You must remember the scare regarding E. coli and romaine lettuce that hit the headlines in 2018/19. The US Centers for Disease Control and Prevention issued an alert advising people not to eat romaine lettuce because there were concerns over an outbreak of E. coli.
Grow your own vegetables and fruit and you don’t have to worry about this contamination. When you grow it in your own back garden you know exactly where your food has come from and you get to eat it fresh.
5. The Veg You Eat Will be in Season
We’ve become used to eating a wide variety of produce all year round. We eat tomatoes, for example, in December when they’re really not at their peak. It’s a big learning curve and I considered it a challenge, but now eating only seasonal vegetables and fruit has become part of my life.
Eating what you grow in your garden teaches you what is in season and you appreciate that you’re eating it when its flavours and nutrients are at their highest. You learn how to best preserve any excess. Not only have I found out what produce can we can freeze I’ve also learnt about canning and preserving.
6. Gardening is Good For Your Health
Growing your own food is good for your health in several ways. To begin with it means you’re outside in the fresh air and sunshine every day. Gardening is also good exercise because it involves lots of stretching and requires strength. Weeding, planting, and digging are all good forms of low-impact exercise.
Let’s share some figures to show how beneficial it is. Gardening for 5 minutes burns and you burn the same amount of energy as running 1.5 miles in 15 minutes.
Not eating food that’s full of pesticides is also good for your health.
Physical exercise in the form of gardening can help you feel better and improve your well being. This is because it relieves stress, releases tension, and boosts energy.
7. You Save Money
This is possibly one of the most obvious benefits. You will save money if you grow your own food. It is, however, easy to get carried away and spend money on unnecessary extras. There’s no need for fancy pots, elaborate plant canes, and countless gardening gadgets.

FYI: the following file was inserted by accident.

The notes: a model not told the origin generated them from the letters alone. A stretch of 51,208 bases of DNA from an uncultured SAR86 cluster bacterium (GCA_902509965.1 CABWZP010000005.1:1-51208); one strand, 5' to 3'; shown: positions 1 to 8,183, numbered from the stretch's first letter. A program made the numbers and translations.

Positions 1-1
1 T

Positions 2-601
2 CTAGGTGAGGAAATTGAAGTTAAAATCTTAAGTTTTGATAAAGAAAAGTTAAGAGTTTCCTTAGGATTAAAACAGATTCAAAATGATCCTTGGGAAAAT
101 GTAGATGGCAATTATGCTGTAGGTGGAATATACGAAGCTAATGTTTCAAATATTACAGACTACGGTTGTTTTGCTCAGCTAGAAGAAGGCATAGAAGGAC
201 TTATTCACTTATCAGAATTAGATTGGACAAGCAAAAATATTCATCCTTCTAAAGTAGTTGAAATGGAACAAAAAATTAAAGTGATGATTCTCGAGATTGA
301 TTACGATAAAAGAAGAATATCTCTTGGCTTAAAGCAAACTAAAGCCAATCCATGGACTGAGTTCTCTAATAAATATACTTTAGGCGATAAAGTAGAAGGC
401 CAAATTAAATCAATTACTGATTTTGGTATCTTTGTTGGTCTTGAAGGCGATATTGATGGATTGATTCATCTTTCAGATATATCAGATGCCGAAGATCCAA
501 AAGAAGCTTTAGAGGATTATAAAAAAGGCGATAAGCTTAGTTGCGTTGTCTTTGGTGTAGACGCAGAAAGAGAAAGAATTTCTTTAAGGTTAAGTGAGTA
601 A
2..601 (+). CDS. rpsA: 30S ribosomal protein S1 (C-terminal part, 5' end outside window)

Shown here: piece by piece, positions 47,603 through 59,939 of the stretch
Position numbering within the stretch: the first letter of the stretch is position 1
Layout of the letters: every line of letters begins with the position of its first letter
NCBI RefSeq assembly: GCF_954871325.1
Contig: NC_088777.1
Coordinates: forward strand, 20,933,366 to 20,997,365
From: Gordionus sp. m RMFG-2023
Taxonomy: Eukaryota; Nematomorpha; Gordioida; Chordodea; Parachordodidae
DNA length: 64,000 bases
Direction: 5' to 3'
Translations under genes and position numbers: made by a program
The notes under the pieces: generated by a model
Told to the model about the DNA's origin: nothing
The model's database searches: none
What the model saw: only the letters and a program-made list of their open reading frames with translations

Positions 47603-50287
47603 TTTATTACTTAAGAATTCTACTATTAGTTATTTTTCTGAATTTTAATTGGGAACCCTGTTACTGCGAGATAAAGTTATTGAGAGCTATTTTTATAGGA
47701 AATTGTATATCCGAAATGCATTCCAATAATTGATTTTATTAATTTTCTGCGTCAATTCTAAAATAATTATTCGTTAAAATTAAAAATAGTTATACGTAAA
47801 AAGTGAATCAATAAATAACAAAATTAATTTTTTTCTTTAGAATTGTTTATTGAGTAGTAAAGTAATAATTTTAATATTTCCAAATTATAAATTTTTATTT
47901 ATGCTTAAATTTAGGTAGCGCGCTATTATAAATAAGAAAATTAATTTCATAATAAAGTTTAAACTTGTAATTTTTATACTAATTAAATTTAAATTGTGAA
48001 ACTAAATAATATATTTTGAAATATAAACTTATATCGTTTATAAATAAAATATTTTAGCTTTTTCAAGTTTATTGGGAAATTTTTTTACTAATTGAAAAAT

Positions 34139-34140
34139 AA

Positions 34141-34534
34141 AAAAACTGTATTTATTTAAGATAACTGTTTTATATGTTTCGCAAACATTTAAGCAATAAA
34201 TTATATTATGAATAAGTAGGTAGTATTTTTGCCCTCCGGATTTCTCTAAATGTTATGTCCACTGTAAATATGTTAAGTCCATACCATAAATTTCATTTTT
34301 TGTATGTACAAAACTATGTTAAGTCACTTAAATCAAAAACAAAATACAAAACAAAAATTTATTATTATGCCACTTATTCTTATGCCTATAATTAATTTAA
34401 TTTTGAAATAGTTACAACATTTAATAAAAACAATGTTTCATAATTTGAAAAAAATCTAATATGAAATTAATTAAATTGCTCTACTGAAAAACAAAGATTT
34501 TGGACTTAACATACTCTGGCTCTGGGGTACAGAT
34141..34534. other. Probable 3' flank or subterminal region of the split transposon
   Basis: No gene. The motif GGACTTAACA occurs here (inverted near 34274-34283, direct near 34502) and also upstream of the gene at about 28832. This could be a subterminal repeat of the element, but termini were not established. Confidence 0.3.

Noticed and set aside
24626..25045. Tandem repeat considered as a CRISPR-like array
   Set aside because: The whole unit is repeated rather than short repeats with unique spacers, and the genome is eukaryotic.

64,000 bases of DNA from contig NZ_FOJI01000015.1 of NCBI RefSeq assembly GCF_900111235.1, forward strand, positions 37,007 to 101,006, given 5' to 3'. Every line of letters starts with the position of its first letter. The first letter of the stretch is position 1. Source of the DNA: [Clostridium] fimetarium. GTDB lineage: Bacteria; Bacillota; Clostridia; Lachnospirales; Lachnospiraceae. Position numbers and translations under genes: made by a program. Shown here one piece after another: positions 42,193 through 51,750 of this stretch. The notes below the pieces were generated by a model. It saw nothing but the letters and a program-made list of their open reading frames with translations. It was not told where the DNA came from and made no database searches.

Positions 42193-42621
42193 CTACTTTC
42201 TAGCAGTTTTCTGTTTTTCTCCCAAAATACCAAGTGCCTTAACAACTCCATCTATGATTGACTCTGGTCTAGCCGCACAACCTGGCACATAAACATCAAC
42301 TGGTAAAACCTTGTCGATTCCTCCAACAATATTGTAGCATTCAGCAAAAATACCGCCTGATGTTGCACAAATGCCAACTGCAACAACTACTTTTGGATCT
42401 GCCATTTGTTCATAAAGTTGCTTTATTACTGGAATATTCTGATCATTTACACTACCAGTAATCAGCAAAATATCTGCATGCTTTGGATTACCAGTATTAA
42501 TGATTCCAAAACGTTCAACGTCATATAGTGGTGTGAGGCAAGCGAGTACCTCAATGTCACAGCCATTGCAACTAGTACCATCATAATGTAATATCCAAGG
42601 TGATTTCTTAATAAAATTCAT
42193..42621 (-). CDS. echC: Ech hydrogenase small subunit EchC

Start with the basics and your gardening adventure will cost very little compared to the amount of food you can produce. Even a small plot producing a few basics will save money.
Take a packet or organic salad leaves you buy at the supermarket. For two pounds you have enough for two days at best. Compare that with a packet of seeds that will be a quarter of the price. Plant them and lavish them with your care and attention and you’ll have salad leaves for two months, possibly longer.
8. Less Food Waste
The figures might astound you but estimates are that in the UK alone, households, hospitality, and food service, food manufacture, retail and wholesale sectors created around 10 million tonnes of food waste in 2015. They associated such waste excess with 25 million tonnes of greenhouse gas emissions. 85% of the wasted food comes from households and food manufacture.
It’s highly unlikely that any of the fruit and vegetables you harvest on your own property will go to waste. You’ll either eat or preserve the vast majority of it. Any scraps, trimmings, or peelings I create are either given to my chickens or popped in the compost pile so they can be returned to the soil as nutrients at a later date.
9. Protecting Future Generations
The choices you make for your food today impact your child’s future health. Studies have found that children who eat a conventional diet have much higher levels of certain pesticides in their urine than children who eat organic diets.
Children are more at risk than adults because they eat more relative to their body weight. They are also being exposed during vulnerable periods in their development.
10. Better for the Environment
Grow your own food and you’re lessening your environmental impact in several ways.
- Saving energy – grow your own food and you’re cutting transportation and pollution costs
- Protecting water quality – you’ll be helping reduce the amount of pesticides contaminating groundwater
- Preventing soil erosion – conventional farming methods lead to significant soil erosion
- Promoting biodiversity – by helping to reduce the amount of mono-cropping
Growing your own organic food has so many benefits you’d be mad not to give it a try. It’ll bring you pleasure, help you stay healthy, and be a way of introducing sustainability to your family, friends and future generations. There will be tips and hints to follow in future articles, so please stay tuned.